Published on 18 October 2021

    For liver donors, transplants can be an unnerving prospect. 

    Typically, donors have to undergo a surgery known as an open hepatectomy to remove part of their liver for transplantation. In this procedure, the surgeon makes a large, J-shaped incision – between 20 and 25 centimetres wide – across the donor’s abdomen to access the liver. 

    While this method is easier for the surgeon as it offers a larger operating field, such a major surgery can be hard on the patient, resulting in a large scar as well as long recovery times of up to a month. 

    This deters potential donors, even as the demand for liver transplants continues to grow, said A/Prof Alfred Kow, Senior Consultant at the National University Centre for Organ Transplant (NUCOT)

    “We do have quite a lot of [potential] donors who find out that the scar is very big, and then decide they don’t want to donate,” he added.

    But a new, less invasive approach to the procedure could provide donors with a less daunting option. The pioneering surgery, which has been introduced at the National University Hospital (NUH), utilises a minimally invasive keyhole method.

    Under this approach, the surgeons will divide the liver through two to three small keyhole ports in the upper abdomen, and extract the liver segment through a five-to-seven centimetre incision above the pubic region, similar to a caesarean section.

    “The advantages of the minimally invasive surgery for donor hepatectomy include smaller surgical incisions, less post-operative pain, and faster recovery in the post-operative period,” said A/Prof Kow. 

    “Hopefully this will encourage more individuals to come forward, so that we can save more patients’ lives.”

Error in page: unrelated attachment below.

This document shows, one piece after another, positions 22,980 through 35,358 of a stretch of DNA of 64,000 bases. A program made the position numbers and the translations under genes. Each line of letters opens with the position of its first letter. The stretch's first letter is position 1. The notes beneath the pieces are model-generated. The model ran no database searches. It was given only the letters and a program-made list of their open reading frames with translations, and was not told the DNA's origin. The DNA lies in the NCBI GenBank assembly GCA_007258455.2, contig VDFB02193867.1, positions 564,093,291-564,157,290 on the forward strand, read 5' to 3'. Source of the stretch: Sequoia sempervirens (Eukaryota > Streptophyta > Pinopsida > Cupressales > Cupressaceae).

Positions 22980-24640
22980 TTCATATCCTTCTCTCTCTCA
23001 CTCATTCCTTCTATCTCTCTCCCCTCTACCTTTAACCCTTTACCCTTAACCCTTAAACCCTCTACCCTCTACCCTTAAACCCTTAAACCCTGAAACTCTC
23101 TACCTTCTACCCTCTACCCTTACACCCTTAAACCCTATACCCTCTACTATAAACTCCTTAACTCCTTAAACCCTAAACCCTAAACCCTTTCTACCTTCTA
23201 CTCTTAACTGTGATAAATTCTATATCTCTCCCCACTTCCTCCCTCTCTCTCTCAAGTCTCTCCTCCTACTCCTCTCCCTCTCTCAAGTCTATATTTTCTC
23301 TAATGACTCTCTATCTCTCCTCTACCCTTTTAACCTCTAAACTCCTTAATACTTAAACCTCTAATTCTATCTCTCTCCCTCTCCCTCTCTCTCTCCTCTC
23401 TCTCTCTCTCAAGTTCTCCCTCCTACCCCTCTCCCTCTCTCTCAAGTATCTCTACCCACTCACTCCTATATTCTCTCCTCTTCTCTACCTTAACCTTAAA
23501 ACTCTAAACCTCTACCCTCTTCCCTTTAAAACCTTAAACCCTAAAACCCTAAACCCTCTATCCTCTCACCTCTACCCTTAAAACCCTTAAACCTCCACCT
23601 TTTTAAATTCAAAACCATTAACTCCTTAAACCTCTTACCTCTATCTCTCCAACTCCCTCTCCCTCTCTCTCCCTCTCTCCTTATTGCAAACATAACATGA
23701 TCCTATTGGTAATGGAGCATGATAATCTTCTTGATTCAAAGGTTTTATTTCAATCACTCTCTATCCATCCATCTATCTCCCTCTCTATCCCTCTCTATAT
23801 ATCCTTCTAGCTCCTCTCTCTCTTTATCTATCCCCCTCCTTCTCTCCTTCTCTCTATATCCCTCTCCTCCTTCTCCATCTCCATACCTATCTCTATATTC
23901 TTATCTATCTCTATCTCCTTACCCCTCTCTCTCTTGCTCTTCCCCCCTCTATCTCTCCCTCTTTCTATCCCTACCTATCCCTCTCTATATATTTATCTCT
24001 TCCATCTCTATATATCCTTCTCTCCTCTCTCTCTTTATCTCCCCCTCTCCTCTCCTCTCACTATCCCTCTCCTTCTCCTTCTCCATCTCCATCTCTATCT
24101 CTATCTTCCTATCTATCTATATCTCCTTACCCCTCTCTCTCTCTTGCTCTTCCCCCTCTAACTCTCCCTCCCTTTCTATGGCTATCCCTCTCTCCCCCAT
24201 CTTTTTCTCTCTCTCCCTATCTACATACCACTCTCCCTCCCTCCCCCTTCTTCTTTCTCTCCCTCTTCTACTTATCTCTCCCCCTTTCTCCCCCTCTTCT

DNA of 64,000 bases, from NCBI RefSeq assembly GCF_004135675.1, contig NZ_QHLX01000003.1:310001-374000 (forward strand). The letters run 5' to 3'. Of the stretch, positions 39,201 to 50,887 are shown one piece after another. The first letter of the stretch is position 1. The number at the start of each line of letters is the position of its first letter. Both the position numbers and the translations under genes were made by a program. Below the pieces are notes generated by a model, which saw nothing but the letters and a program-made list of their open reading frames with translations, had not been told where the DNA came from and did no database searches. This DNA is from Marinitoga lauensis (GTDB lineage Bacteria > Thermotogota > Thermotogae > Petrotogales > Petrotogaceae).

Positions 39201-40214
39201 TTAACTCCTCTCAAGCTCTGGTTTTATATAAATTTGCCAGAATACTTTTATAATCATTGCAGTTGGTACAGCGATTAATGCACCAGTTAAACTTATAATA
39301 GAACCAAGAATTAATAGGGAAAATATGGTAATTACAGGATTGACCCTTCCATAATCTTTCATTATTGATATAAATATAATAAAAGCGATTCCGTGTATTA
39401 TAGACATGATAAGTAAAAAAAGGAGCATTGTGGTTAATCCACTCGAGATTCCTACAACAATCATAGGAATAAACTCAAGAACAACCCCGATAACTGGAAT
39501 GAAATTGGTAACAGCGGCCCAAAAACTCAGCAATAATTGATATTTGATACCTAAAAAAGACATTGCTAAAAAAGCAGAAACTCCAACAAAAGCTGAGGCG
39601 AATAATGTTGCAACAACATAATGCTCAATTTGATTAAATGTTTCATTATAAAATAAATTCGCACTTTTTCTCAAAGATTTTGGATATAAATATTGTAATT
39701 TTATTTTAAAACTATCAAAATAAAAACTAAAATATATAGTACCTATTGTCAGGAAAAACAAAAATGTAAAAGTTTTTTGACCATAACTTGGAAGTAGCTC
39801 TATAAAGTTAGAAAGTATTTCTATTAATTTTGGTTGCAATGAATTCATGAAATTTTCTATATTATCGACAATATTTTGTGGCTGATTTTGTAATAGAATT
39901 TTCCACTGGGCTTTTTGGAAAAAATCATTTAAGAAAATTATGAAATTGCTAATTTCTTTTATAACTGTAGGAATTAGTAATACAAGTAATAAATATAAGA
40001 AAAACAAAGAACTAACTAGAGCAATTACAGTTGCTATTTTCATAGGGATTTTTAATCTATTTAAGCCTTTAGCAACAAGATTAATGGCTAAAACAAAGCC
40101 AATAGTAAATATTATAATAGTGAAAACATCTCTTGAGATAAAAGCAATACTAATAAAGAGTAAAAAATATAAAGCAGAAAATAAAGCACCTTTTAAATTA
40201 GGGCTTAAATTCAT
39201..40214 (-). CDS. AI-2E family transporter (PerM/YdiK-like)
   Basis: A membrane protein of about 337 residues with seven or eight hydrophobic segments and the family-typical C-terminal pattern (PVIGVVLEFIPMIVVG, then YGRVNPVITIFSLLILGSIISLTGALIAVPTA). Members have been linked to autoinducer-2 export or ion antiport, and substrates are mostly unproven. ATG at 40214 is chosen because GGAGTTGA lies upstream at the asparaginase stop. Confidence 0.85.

Since it was introduced in late 2017, 15 of these minimally invasive surgeries have been performed in NUH, of which eight were paediatric living donor liver transplants, and seven were adult.

    And while it is a promising surgery that is already widely offered in major centres like South Korea, it is still a developing technique, cautioned A/Prof Kow. 

    He added that it is a technically demanding procedure and requires an experienced surgical team in order to perform the surgery safely and confidently. 

    As such, only about 10% to 20% of donors will be considered suitable for the surgery at this juncture. This is because operating on certain donors – such as those who are overweight, or who have complex liver anatomy – might be too technically difficult.

    However, this figure is expected to increase by up to half as the team becomes more competent and mature in this technique, he explained.

    “I think it’s prudent to be safe at the beginning…but we are slowly building up our experience. And when we’re able to do more, more patients will be able to benefit in future.”

    In consultation with A/Prof Alfred Kow, Senior Consultant, Liver Transplantation, NUCOT, NUH.

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